Fight over gay-straight alliance erupts at North Georgia school

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Thousands of people have signed dueling petitions over whether to allow a gay-straight alliance to be formed at Fannin County High School.

The controversy comes just three years after LGBTQ students at the Blue Ridge school were attacked as “perverts” and “pedophiles” during a fight over transgender students’ bathroom access.

The GSA issue began when student Mason Rice created a petition in September titled, “GSA should be allowed at Fannin.”

“These kids wanna join a club like this because they need a place to go and talk about a topic they can relate to,” Rice (photo) wrote. “Please vote to have it because kids are being made fun of, picked on, etc. because they feel differently.”

The atmosphere for LGBTQ people in Blue Ridge is not welcoming, Rice told WSB-TV.

“I feel like it’s very important because this town really doesn’t like — there’s a lot of people who don’t support gay people, and I feel like if we had a support group to go to, that would be better for them,” he said.

Rice’s petition has garnered about 3,500 signatures as of Tuesday.

Student Emily Deal started a dueling petition titled, “Don’t let homosexuality be pushed on students in Fannin County.”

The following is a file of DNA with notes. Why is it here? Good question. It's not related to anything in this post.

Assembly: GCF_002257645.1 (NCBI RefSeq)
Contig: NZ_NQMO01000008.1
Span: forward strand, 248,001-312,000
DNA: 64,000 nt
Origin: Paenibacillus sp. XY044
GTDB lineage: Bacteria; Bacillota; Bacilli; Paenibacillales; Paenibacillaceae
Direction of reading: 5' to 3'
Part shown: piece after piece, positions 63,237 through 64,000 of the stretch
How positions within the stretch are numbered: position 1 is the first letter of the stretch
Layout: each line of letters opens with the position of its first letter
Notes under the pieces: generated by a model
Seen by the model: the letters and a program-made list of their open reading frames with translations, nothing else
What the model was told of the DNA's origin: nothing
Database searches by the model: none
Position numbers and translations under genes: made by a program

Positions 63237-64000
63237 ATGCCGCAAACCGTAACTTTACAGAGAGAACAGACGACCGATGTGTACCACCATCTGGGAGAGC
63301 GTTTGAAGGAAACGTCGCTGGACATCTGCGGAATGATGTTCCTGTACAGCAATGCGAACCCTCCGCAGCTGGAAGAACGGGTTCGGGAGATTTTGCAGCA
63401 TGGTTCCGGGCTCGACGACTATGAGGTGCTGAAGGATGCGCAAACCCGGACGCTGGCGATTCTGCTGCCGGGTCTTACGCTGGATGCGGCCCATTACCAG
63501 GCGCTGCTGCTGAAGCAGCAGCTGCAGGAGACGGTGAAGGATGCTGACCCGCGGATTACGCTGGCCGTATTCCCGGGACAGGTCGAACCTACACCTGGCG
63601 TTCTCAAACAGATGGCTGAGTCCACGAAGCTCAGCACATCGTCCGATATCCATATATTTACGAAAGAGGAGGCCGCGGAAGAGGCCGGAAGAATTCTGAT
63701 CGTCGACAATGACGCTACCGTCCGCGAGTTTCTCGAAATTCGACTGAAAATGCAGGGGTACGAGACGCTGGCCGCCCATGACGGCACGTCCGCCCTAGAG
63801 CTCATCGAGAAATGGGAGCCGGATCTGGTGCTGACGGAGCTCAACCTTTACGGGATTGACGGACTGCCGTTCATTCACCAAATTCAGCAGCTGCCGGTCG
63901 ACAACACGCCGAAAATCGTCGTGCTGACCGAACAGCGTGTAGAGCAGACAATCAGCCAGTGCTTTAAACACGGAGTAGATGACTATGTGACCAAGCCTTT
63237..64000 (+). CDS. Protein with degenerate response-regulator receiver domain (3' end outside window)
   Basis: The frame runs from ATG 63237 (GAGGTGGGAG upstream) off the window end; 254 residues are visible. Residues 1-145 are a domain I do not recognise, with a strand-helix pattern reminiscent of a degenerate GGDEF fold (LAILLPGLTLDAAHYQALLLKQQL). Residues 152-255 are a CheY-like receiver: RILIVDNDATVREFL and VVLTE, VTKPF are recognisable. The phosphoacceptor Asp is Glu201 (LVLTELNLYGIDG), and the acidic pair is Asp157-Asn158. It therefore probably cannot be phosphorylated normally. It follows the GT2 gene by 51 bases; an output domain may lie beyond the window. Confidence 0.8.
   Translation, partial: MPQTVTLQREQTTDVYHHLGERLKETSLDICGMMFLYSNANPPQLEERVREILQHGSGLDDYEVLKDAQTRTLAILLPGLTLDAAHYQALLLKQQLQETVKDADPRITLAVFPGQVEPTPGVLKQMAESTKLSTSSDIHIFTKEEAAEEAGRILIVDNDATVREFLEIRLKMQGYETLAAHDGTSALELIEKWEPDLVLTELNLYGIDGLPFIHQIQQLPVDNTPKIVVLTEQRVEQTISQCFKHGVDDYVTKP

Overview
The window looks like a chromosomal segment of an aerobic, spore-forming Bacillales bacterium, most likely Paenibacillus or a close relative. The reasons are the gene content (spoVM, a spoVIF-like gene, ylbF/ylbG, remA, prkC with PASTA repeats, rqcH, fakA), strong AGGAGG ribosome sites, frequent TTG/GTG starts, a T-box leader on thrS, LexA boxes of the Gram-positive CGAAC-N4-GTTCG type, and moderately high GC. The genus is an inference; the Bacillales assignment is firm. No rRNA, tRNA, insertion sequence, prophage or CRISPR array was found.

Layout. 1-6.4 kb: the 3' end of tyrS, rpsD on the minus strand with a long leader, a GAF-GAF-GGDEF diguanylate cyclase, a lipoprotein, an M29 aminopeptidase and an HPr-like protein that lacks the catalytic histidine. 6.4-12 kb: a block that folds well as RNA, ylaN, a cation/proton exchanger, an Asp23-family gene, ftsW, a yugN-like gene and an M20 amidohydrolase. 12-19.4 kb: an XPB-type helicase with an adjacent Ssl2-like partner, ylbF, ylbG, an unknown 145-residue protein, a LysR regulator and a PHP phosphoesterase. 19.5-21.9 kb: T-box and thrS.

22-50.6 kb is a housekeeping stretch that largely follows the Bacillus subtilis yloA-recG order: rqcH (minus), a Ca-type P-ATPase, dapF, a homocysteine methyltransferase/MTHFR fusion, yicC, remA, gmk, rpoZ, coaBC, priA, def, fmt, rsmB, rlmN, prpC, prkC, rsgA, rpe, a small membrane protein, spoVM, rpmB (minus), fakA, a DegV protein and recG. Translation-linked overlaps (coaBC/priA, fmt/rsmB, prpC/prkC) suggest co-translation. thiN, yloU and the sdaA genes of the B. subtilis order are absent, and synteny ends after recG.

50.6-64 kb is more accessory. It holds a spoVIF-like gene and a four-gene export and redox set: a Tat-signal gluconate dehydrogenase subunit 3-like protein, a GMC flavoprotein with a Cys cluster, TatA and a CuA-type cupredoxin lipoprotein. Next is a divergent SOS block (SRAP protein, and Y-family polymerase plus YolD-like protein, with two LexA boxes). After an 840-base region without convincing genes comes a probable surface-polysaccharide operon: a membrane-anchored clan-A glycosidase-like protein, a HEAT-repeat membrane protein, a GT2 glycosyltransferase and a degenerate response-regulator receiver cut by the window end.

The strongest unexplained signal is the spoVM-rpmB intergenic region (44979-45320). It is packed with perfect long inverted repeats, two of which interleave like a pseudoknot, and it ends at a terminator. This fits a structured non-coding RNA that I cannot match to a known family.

“Some students have even gone as far as saying they would drop out of school if this does go through,” Deal wrote. “By signing this you simply state that you do not agree with this club and stand for what you believe in.”

Some 1,300 people have signed Deal's petition against the club.

Fannin High Principal Erik Cioffi sent a letter to students and parents on Sept. 25 stating that new clubs must be started at the beginning of the year, according to the AJC. He also called for students to remain civil.

“Although some of the comments and conversations have been healthy and appropriate, there have also been several that are inappropriate and harmful to our student body,” Cioffi wrote. “I will start off by reminding everyone that the students walking our halls and attending our school today are the same students that have walked our halls and attended school yesterday, last week, last month, etc.”  

New clubs must be student-initiated, have at least 10 members and have a certified teacher as a sponsor, Cioffi added.

Rice told WSB-TV that students will try again next year to start the club.

Fannin County residents were outraged in 2016 over rumors that the school system was going to allow trans students to use the bathroom that matches their gender identity. More than 300 people filled the Fannin High School County cafeteria, with hundreds more watching in a nearby gym, to speak out during a Fannin County Board of Education meeting. The crowd cheered on speakers who called LGBTQ people “perverts” and “pedophiles” that threaten the safety of students.


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